Vail housing rules get initial OK
Vail, CO Colorado
VAIL ” There is a continuing debate in the Town of Vail over how best to bring much needed affordable housing to the community. While most agree the lack of employee housing is a problem, very few agree on who should have to pay to build it.
On Tuesday night, the Town Council heard from public members who weighed in on the council’s plan to create enough deed-restricted employee housing for 30 percent of the work force and gave their own opinions, too.
“This is everybody’s responsibility,” Councilwoman Kim Newbury said. “It’s not the government’s responsibility, not the business owners’, not the second-home owners’ or any one group’s responsibility. It is all of ours.”
Three separate ordinances to amend the town’s housing code will require those building or renovating businesses or commercial residences to provide payment to the town for employee housing. The amount that will have to be paid is yet to be determined, but the number of employees payment will be made for is based upon a formula the town has developed.
Under the plan, retail shops will have to pay to build housing for two-and-a-half employees per 1,000 new square feet of business area. Real estate offices are required to pay for five employees per 1,000 square feet, but conference facilities are only required to pay for eight tenths of an employee per 1,000 square feet.
“How is it fair to burden new businesses with housing problems that have been there for 40 years, and I don’t see how they come up with the numbers they did” said Bill Pierce, member of the Planning and Development Commission. “Creating a solution to the problem should be shared by everybody, not just the newcomers.”
The Planning and Development Commission unanimously recommended the council deny the plan and explore other options, Pierce said.
Final decisions on what type of housing ” single-family, condominiums, town houses or dormatory ” and where the homes would be built have not been made, and Pierce said it is unacceptable to pass an ordnance for the unknown.
“We don’t have a lot of room to build, so where do they expect to build all this housing,” Pierce said. “They should not collect all this money and have nothing to do with it. Even if there was a plan for where they would build, they don’t know what they want to build.”
Not just a resort
The council heard from business owners who said their priority is housing for “front-line workers” that are typically seasonal workers.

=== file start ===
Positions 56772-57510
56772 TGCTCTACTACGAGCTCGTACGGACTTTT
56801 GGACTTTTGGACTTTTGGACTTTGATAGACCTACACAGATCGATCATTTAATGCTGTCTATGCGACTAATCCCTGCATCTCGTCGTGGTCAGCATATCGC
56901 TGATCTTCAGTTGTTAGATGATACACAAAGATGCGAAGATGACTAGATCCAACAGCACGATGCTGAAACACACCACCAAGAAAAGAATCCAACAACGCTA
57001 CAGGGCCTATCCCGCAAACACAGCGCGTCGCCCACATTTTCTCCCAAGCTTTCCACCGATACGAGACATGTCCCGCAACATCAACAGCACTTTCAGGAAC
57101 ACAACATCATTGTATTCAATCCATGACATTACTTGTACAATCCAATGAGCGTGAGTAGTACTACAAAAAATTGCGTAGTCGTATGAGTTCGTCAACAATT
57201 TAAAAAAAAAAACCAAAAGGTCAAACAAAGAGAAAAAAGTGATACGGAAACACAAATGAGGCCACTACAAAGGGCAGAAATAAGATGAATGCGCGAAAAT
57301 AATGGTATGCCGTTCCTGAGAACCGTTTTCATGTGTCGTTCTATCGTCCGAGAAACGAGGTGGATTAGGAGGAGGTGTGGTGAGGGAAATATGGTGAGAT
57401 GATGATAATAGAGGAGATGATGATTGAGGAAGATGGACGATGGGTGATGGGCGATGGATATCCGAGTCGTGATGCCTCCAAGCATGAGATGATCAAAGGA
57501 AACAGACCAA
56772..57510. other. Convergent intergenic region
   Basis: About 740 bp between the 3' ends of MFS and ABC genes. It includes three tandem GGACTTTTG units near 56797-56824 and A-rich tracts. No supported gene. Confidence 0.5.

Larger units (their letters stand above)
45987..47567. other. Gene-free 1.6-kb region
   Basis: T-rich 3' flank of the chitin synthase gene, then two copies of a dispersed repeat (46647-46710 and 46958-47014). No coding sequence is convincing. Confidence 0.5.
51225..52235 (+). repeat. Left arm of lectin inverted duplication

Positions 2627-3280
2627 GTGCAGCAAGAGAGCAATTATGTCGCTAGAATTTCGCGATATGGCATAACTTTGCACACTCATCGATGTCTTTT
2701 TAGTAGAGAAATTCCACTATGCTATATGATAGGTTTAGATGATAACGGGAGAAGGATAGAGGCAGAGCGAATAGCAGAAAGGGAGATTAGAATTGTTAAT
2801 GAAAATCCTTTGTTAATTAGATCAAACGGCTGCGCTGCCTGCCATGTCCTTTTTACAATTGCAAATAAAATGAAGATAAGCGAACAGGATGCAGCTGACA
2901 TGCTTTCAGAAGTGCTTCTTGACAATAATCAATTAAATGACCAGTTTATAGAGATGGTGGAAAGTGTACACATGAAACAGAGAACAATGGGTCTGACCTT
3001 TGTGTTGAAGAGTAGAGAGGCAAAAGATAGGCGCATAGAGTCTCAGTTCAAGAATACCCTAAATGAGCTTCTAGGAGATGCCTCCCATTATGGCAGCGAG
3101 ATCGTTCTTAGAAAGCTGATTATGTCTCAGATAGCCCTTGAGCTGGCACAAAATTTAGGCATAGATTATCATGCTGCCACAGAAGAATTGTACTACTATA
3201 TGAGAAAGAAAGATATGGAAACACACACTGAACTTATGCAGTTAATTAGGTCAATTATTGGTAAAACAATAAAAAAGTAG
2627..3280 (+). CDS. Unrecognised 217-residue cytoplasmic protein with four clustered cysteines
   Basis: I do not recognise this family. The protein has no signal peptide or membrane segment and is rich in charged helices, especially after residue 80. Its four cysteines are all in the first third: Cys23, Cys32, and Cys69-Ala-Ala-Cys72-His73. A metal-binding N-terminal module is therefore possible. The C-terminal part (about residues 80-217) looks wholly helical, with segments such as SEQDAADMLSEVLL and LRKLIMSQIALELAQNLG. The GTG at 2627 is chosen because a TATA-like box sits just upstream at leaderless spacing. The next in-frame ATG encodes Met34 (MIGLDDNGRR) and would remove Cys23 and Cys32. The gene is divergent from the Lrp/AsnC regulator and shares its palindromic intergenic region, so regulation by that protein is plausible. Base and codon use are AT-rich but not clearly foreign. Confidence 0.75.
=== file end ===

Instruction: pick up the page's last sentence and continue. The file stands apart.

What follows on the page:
Only providing seasonal housing is unacceptable Councilman Greg Moffet who said he and others on council ran on the platform of upholding Vail as a community and not just a resort town.
“Personally, I don’t want to address it because I like living around families, but it’s not about what I want,” Councilman Farrow Hitt said. “I was elected to do what is best for everyone. I agree that there are families who are also front-line workers as Greg (Moffet) said, and we need to look at what our housing needs are.”
No matter what type of housing the council ultimately decides to build, the responsibility for funding it will fall on the new businesses, Pierce said.
“There is such an inequality to the plan and the only fair way to handle it is to create a tax that everybody has to pay,” Pierce said. “If housing was rated as the most important issue for the public, get the public as a whole to pay for it.”
Getting the voters to approve a property tax is nearly impossible and would not meet the council’s deadline of creating a plan by April 15, Councilman Farrow Hitt said.
The council set a deadline for themselves to allow time for an affordable housing strategy to be in place before considering plans from developers who are waiting to have their proposals approved, Hitt said.
Waiting for the Eagle County Blue Ribbon Commission who are studying the countywide need for affordable housing was another suggestion that didn’t fit into the council’s timetable.
“There is a county initiative to look at the problem, and I think we should wait to see what they find and work with the Blue Ribbon panel,” Sarah Thosteinson said.
Waiting for the county to come to a conclusion on housing “may leave few options,” Moffet said.
The Planning and Environmental Commission was not tasked with forming a recommendation or suggesting alternatives, and they did not look at the current codes to see how to integrate the proposed ones as they were asked to do, Hitt said.
The council voted to bring the plan back for a second reading, and instructed town staff to fine-tune the ordinances before the April 3 meeting.
Staff Writer Alison Miller can be reached at 748-2928 or email@example.com.
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